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Domain Name Journal, the domain industry's premier trade magazine, is an Internet Edge, Inc. company. Internet Edge, Inc. is a Florida corporation founded in 2000 that is focused on web publishing, domain sales, and monetization. DN Journal has been featured in major mainstream media outlets, including the Wall Street Journal, the New York Times, USA Today, Newsweek Magazine, Forbes, CNN/Money and MSNBC, as well as in numerous local and regional newspapers. The company is currently developing many other special interest web publications on domains that have been acquired expressly for that purpose.
Highest reported domain sales in all extensions through July 10, 2016. These are the highest value cash only sales that have been reported to DNJournal.
DN Journal lists hundreds of reported domain sales each week. To ensure that its weekly reports are as accurate as possible given the flood of data it receives and the time constraints it operates under in order to produce the column, it has developed a verification system that it believes allows it to achieve a high level of accuracy.
Most of the sales in DNJ report come directly to it from reputable and widely-known sales venues such as Sedo.com, NameJet, DomainNameSales, SnapNames.com and several others. The Journal accept their sales reports as accurate since there are three parties involved in every transaction at these venues, the buyer, the seller and the venue that provides escrow services. It would take collusion on the part of all three parties to put out a false sale report without fear of detection and DNJ does not believe that any of these major venues would risk destruction of their business reputation by being involved in fraudulent sales reporting.
The Journal also receives reports of sales made between only two parties, a buyer and a seller. In these cases, unless the parties to the sale are already very well-known to DNJ, it requires that documentation showing proof of the price paid be sent to it. A screenshot or scan from the financial service that handled the exchange of funds is required. If DNJ still has concerns about the legitimacy of the sale it has in the past, and will continue in the future, to contact the financial institution in question for further verification (most will provide such verification with the consent of their customer).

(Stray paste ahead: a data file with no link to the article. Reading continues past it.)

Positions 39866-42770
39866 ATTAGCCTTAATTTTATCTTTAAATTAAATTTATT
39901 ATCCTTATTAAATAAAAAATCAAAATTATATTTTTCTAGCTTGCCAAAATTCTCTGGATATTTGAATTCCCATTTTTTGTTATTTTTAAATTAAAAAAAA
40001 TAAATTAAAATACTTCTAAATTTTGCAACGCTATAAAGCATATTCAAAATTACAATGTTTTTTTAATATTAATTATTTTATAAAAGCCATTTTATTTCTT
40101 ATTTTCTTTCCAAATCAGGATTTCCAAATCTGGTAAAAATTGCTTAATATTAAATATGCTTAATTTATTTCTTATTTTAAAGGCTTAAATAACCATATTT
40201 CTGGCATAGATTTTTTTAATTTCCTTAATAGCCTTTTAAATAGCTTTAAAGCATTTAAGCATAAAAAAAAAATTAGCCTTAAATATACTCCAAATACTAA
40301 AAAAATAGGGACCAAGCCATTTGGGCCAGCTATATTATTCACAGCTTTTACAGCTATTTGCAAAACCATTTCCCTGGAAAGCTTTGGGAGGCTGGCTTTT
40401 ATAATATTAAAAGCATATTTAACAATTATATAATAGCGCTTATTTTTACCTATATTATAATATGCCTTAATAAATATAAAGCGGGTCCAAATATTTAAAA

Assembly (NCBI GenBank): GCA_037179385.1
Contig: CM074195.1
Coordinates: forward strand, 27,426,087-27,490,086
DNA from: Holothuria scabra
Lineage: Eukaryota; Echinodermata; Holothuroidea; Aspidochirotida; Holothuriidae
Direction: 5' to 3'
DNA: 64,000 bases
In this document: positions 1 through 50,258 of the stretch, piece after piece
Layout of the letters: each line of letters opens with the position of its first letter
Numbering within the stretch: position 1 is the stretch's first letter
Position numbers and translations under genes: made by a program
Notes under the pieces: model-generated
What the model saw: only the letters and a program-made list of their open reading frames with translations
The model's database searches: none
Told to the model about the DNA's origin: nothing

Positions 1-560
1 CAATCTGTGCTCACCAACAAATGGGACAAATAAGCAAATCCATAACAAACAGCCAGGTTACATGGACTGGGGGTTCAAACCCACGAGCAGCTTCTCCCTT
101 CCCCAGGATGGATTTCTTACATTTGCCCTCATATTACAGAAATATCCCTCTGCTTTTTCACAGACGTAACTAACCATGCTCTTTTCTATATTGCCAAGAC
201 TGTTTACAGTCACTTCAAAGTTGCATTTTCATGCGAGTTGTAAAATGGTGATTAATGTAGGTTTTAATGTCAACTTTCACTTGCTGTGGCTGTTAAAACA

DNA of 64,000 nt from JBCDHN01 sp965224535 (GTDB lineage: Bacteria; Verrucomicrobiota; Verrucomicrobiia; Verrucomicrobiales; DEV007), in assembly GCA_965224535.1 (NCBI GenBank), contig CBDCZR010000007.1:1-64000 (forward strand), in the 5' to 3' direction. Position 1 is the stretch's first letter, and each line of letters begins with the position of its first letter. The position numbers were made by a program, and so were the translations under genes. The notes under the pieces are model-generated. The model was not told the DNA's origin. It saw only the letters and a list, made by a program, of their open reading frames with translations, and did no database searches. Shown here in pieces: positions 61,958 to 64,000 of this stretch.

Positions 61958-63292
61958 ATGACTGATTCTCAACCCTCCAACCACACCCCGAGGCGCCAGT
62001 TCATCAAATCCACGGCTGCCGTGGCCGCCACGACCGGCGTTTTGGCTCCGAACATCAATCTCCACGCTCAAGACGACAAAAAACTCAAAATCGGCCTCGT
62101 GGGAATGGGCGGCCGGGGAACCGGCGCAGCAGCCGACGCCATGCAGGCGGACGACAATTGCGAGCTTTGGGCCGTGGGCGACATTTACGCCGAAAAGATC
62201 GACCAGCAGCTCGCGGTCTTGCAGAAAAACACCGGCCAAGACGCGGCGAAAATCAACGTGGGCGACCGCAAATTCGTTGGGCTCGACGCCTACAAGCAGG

DN Journal recognizes that no system is foolproof and there will always be unscrupulous people who may file false reports and even forged documentation. DNJ does its best to identify and delete such bogus sales reports and believes that it has been very effective in doing so over the years. If proof of a false report comes to its attention it will delete that report from its site and if it confirms that willful misrepresentation was made it will publicly identify the parties responsible.
Users should always keep in mind that DNJ's sales data is meant to be an educational tool, not a complete list documenting all high value domain sales. Such a list is impossible to produce because many sales are kept private at the insistence of buyers, sellers or both. Its data represents a large sampling of the sales activity that takes place each week and it hopes this sample will give its users some insight into overall trends in the domain aftermarket.
Every Wednesday DNJournal publishes the highest reported domain name sales for the previous week. On Mondays and Tuesdays its contributors send it their sales data for the previous 7 days. DNJ then compiles that information and writes the article to give users the most comprehensive sales report in the industry.
Foreign Currency to Dollar conversions based on rates in effect when sales were reported by DNJournal.com.
Date column shows the date (month/day/year) the sale was published in DNJournal.
In November 2009 an insider shill bidding scandal was revealed at SnapNames.com that affected as many as 50,000 auctions from 2005 to Oct. 2009. Sales from the tainted auctions were completed at the prices listed however, in an effort to offset some of the damage done, SnapNames offered refunds to those who paid more than they otherwise would have had the shill bidder not been running up the price against them. Some accepted those refunds and other did not, choosing to seek compensation through the courts.
There is no way to know who received partial refunds and on what domains those refunds were issued, or even which reported SnapNames sales over the years were affected by the shill bidder. So, we are advising readers that even though SnapNames sales listed between 2005-Oct. 2009 were completed at the prices shown, some buyers may have received refunds after October 2009 of a portion of the original prices they paid.